Featured Post

Agile Team Velocity

In this article, I am going to explain the Agile Team Velocity. I will use some scrum related terminologies, so please if you are not familiar with the definition of  any of these keywords, see  my post Quick Scrum Keywords. When an Agile team starts an iteration, the goal is to deliver value through...

Read More

ERP, BI and UML 2.0

Posted by Anahita | Posted in Business Analysis, Business Intelligence | Posted on 03-01-2012

Tags: , ,


Enterprise Resource Management (ERP) systems are  organisational platforms for coordination of organisational processes and supporting data in order to provide cohesive and timely services by providing integration of HR, Finance, Manufacturing, Supply Chain and Customer Services as core activities. These could be extended further to contain other entities such as Project Management, Asset and Maintenance Management, etc. ERP systems normally are supported by a Relational Database Management System (RDBMS).

Business Intelligence Systems are created to provide timely decision making power for organisations. More and more organisations use Business Intelligence to gain ability to access the correct information in the format that is easy to understand and analyse, or even in the form of applications providing answers to specific business queries.

As both ERP and BI systems are complex, supporting vast number of business processes and related information, to model and communicate the relation between business processes in ERP systems and related  Business Intelligence Objects, an extension to OMG (Object Management Group) UML 2.o Activity Diagram  for Business Intelligence and Data Warehouse is suggested in the white paper “Extending UML 2 Activity Diagrams with Business Intelligence Objects” by Veronika Stefanov, Beate List, Birgit Korher. In this paper a BI profile is introduced by defining new object stereotypes “DataRepository”, “DataObject” and “PresentationObject”. “DataRepository” covers “OperationalDataStore”, “DataWarehouse” and “Datamart”. “DataObject” covers “Entity” and “Fact”, and finally “PresentationObject” covers “Report” and “InteactiveAnalysis”. To view the extended meta model see Fig 2.0 in the above paper.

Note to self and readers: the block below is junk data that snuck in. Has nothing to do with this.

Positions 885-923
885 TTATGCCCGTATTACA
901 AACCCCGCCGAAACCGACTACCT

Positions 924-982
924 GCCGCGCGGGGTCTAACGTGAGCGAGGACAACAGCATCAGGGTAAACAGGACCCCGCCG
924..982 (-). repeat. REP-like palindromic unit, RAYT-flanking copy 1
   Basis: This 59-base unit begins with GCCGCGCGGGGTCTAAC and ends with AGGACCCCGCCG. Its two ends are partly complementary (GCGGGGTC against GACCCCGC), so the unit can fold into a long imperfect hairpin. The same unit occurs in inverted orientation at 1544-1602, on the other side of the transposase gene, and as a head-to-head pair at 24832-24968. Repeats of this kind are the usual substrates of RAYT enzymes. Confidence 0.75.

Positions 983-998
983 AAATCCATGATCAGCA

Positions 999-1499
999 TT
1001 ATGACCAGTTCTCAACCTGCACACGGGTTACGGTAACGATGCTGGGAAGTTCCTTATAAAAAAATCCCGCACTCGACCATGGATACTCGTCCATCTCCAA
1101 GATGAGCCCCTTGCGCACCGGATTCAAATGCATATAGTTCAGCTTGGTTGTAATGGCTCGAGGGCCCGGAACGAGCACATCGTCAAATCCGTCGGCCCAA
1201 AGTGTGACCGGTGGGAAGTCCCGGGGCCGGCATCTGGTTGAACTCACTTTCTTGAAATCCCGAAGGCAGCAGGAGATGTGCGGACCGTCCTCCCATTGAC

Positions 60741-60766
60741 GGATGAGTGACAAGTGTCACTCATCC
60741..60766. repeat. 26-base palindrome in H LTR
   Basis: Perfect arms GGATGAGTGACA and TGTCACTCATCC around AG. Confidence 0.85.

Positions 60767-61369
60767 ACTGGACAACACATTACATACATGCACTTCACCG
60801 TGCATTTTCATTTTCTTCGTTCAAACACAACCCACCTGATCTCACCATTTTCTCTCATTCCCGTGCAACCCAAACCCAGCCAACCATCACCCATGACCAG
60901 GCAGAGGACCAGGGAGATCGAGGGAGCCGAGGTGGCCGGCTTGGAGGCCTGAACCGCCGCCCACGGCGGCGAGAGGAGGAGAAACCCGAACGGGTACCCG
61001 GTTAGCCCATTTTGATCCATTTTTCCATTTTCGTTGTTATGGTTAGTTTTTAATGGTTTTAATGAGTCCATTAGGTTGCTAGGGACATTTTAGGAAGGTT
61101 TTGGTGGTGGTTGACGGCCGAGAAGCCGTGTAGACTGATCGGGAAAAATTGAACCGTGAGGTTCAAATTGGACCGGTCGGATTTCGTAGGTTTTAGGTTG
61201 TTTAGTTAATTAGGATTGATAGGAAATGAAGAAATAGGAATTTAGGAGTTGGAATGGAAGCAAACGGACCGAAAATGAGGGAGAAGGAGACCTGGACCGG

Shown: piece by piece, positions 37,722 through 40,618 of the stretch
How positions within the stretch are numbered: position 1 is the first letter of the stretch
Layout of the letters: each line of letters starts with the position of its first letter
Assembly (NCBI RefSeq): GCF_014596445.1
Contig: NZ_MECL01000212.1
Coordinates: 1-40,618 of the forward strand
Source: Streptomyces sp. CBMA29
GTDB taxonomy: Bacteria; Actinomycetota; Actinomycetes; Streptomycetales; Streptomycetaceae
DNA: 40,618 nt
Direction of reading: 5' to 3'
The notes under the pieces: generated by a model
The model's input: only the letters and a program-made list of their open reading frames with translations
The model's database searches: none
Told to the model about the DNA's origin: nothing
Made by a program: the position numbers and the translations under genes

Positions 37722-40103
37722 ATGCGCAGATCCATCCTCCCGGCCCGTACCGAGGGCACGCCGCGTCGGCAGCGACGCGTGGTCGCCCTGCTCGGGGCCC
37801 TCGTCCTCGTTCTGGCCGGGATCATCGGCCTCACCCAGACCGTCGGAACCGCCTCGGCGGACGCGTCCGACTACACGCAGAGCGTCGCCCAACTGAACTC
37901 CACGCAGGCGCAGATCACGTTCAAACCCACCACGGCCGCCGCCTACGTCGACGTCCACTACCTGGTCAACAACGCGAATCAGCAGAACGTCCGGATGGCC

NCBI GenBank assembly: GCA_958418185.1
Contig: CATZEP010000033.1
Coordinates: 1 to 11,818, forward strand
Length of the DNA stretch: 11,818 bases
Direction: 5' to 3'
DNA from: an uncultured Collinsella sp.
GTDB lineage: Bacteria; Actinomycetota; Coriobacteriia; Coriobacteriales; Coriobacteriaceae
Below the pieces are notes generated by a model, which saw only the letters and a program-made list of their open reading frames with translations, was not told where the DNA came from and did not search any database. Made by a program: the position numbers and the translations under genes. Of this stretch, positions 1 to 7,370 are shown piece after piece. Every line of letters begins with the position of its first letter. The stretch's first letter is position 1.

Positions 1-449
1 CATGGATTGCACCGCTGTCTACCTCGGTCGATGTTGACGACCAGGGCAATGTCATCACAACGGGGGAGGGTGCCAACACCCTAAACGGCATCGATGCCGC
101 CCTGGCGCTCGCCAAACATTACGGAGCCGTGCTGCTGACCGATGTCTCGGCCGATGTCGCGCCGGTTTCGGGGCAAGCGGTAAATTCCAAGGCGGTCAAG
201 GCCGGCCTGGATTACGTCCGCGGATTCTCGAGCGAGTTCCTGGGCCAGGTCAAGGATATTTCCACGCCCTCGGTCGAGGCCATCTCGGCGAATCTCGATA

With the corresponding notation for the extended stereotype, the profile is a powerful tool for modelling the BI Objects in UML 2.0 activity diagram.  As in the above diagram, the diamonds are notation for “Fact” Objects, representing multidimensional data models, showing “Customer” and “Policy Transactions”, as well as “insurance company” Data Warehouse.